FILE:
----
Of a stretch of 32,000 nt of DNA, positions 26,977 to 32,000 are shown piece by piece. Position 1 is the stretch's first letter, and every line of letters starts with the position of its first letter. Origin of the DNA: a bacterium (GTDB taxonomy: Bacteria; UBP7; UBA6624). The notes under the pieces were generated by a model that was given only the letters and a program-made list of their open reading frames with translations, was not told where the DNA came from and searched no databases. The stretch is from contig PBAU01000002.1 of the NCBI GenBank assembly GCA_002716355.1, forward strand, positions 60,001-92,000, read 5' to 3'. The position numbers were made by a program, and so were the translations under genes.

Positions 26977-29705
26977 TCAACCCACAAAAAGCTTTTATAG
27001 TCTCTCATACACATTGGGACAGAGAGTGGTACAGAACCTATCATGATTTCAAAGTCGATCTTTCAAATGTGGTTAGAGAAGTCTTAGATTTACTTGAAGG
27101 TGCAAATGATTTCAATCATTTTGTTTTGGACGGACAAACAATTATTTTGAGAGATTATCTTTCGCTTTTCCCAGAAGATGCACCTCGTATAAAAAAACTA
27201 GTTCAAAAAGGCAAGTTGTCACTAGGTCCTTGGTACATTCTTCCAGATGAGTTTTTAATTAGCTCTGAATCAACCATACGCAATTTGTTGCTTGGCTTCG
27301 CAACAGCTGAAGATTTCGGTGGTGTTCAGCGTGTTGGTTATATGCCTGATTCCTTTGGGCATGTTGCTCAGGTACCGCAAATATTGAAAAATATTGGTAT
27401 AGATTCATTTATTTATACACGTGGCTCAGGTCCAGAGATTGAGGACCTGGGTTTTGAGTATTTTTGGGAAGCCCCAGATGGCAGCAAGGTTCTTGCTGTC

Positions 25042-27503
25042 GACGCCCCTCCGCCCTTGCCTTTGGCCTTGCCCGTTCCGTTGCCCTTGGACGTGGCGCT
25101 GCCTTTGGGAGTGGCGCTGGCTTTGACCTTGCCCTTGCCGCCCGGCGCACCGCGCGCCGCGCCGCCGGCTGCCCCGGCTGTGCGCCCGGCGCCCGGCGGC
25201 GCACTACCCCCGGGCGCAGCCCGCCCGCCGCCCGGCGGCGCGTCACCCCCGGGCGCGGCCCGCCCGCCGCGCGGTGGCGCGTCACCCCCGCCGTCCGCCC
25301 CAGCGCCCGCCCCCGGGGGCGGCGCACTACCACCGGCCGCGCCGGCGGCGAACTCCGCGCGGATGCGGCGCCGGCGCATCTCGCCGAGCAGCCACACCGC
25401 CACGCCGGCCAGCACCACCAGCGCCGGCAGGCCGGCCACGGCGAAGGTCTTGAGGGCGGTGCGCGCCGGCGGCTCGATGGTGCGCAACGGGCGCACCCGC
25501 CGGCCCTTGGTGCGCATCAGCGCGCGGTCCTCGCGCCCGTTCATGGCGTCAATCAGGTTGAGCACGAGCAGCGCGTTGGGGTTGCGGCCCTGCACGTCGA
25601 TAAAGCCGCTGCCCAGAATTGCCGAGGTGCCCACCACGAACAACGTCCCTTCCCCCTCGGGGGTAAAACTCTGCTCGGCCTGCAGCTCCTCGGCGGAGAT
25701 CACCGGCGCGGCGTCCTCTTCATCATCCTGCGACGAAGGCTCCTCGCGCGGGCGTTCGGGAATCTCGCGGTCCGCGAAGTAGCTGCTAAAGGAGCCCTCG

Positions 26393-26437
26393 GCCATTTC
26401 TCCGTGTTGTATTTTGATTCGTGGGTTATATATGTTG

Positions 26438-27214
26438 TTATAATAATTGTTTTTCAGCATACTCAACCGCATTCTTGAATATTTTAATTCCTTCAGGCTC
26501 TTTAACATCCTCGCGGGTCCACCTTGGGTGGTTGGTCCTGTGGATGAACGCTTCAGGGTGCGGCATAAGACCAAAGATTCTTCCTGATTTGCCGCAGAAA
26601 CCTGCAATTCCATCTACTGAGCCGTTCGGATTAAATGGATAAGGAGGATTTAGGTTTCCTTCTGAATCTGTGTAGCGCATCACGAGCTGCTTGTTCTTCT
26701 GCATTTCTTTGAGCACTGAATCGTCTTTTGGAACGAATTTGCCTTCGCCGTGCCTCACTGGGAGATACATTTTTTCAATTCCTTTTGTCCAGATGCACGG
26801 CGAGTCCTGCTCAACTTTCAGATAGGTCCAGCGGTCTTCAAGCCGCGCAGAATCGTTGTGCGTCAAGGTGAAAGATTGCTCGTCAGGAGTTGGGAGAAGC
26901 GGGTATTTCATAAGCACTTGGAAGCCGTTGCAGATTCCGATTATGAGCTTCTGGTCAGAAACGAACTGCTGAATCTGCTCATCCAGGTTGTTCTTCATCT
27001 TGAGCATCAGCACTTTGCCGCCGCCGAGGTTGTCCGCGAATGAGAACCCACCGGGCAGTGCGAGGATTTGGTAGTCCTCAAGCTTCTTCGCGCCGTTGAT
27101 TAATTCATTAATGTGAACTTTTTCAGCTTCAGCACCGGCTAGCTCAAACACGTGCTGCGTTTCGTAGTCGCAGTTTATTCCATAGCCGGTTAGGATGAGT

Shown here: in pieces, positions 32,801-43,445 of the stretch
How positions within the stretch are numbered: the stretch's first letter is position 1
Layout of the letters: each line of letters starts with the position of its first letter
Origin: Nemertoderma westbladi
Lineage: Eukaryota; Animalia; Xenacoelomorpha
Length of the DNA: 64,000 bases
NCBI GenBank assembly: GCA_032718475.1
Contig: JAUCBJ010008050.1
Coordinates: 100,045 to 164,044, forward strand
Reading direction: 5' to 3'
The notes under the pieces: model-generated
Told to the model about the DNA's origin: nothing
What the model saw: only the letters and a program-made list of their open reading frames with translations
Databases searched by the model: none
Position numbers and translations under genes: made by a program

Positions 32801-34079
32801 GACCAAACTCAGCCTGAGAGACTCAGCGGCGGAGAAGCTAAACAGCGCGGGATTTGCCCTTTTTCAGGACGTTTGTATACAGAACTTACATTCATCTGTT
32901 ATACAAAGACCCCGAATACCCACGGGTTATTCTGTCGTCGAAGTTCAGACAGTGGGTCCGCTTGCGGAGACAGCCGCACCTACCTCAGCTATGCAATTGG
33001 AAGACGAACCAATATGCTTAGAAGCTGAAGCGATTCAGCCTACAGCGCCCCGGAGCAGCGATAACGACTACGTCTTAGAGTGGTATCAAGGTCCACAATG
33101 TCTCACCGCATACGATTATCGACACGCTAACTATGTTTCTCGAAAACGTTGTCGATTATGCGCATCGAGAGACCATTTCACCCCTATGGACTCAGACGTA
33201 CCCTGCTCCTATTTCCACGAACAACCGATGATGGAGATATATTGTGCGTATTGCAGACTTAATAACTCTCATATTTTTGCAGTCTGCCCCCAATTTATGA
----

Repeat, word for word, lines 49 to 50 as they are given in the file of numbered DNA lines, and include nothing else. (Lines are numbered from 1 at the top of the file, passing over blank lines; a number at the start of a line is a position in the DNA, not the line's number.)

33101 TCTCACCGCATACGATTATCGACACGCTAACTATGTTTCTCGAAAACGTTGTCGATTATGCGCATCGAGAGACCATTTCACCCCTATGGACTCAGACGTA
33201 CCCTGCTCCTATTTCCACGAACAACCGATGATGGAGATATATTGTGCGTATTGCAGACTTAATAACTCTCATATTTTTGCAGTCTGCCCCCAATTTATGA